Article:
"It just feels like every time I try to get my act together, something comes along and gets in the way." —me, a few days ago
My life often feels like a cycle alternating between complacency and struggle to change. I find an area of my life that I want to work on, and I work on it intensely for a short while. When I get to a place where my attempts at improving have become habitual and I'm happy with the progress, I back off and allow myself to cruise for a bit. But inevitably, I either revert back to my previous habits or find a new area where I want to improve, and the cycle starts all over again.
This is probably healthy. It's better to try to improve and have some success than to simply never try at all. The long-term result of this cycle is a slow but steady self-improvement, and for that I am very thankful. But sometimes, this cycle really bothers me. You see, starting the process of positive change takes a lot of energy because it is always met with resistance. Inertia—the law of physics that says objects at rest tend to stay at rest unless enacted upon by a strong outward —can be easily applied to people's habits as well. And mustering the energy to overcome that resistance is hard, especially when you think you've finally overcome it only to find that there's more resistance ahead of you.
I'm in the early stages of a period of self-improvement right now. I'm trying to do better in a few different areas, and one of them is money. I've never been particularly good at saving, budgeting, and managing my finances, so I decided to take steps towards improving that area of my life. I started building my credit. I changed to a bank that would better serve me and help me manage my funds. I even implemented a (very basic) budget that has done wonders for me. I started to feel really good about this decision, like I was making real progress. And then the resistance showed up.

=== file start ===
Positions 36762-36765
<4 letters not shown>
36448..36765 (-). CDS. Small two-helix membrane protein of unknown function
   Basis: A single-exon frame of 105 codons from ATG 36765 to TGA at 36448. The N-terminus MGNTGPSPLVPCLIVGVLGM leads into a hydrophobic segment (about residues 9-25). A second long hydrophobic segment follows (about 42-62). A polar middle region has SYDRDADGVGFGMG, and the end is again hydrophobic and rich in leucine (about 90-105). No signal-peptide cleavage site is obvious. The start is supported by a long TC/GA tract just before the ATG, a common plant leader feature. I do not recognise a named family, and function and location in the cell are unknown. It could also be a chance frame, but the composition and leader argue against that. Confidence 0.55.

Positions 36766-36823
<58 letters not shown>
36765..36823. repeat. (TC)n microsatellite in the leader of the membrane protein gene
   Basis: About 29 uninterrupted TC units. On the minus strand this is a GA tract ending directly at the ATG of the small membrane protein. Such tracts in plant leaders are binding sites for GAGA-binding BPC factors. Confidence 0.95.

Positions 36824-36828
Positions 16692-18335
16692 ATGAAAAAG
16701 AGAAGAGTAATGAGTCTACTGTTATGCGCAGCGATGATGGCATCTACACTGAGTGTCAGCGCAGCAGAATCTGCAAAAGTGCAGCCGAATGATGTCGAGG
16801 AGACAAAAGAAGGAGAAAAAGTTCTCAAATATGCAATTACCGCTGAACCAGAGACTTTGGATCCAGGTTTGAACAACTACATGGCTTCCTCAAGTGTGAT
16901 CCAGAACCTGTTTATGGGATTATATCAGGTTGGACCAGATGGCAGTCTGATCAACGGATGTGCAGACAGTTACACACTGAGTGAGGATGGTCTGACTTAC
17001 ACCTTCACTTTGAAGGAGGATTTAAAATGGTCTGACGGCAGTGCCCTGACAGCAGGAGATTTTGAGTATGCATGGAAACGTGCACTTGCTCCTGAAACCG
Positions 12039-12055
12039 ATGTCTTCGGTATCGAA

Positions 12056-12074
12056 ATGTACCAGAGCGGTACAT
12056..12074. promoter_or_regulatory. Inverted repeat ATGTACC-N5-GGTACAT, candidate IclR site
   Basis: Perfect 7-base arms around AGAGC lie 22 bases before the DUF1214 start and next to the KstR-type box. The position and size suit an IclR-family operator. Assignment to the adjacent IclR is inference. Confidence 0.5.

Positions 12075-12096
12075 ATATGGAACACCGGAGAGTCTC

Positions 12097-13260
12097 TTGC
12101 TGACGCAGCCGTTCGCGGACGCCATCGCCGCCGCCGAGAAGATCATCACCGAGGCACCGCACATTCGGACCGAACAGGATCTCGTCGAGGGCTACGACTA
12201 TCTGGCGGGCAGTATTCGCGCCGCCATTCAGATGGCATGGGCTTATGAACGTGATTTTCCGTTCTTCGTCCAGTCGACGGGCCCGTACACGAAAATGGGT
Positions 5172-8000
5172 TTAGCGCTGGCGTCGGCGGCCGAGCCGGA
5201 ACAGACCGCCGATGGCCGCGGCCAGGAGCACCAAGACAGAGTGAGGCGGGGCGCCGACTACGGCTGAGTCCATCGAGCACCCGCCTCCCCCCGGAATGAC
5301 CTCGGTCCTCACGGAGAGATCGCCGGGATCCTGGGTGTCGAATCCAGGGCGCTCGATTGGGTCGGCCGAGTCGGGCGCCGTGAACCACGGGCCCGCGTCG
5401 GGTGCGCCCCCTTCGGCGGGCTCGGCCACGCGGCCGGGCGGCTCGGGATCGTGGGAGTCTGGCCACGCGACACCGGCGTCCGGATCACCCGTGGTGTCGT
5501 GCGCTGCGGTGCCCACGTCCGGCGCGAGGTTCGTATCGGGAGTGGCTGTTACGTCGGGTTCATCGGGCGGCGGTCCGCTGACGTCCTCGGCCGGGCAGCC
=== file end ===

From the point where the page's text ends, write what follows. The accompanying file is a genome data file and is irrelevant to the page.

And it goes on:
Unexpected costs, the temptation to spend what little I had saved on some shiny new piece of tech, and frustration with the resources I was working with began to sneak in. And along with them came the question that I always have to face when I'm trying to improve: Does this even really matter? Is there any way I can possibly do better in this area, and even if I could, would it be worth it? Why even try?
I'm not going to lie; this resistance has been very discouraging to me lately. And I imagine that you've faced similar resistance when trying to improve an area of your life. Whether it's health, finances, education, your faith, relationships, or something else, there is always initial resistance we try to make a positive change. It makes us want to give up. Sometimes it feels like our only option is to stop trying to improve. But we can't. Because fortunately, there is more to the story than just the resistance.
Because in the midst of resistance, there is grace. There are people and situations in our lives that enable us to continue along the path to improvement. There are cheerleaders who are willing to support us. There are saviors who are willing to help us. There are listeners who are willing to put up with our rants about how unfair the world is. There are strangers who have no idea what we're struggling with but give us the encouragement we need simply by smiling at us on the street. There are Plan Bs to back us up when our Plan As inevitably fail. And there is a God who is willing to love us and guide us into being the people he has called us to be.
Make no mistake: If you try to get better, there will be resistance. But there will also be grace. And for that grace, I am thankful. I am thankful for the grace that God shows me by forgiving me when I fail. I'm thankful for the grace that other people show me through their support. And I'm thankful for the grace that I'm able to show myself when I look back on the small victories and say, "Good job, you'll do even better tomorrow." Because getting better doesn't happen overnight. And sometimes you take a couple of steps back before you can take a few more forward. But with grace, I truly believe that things can and will get better, and I'm trusting in that as I press on through the resistance.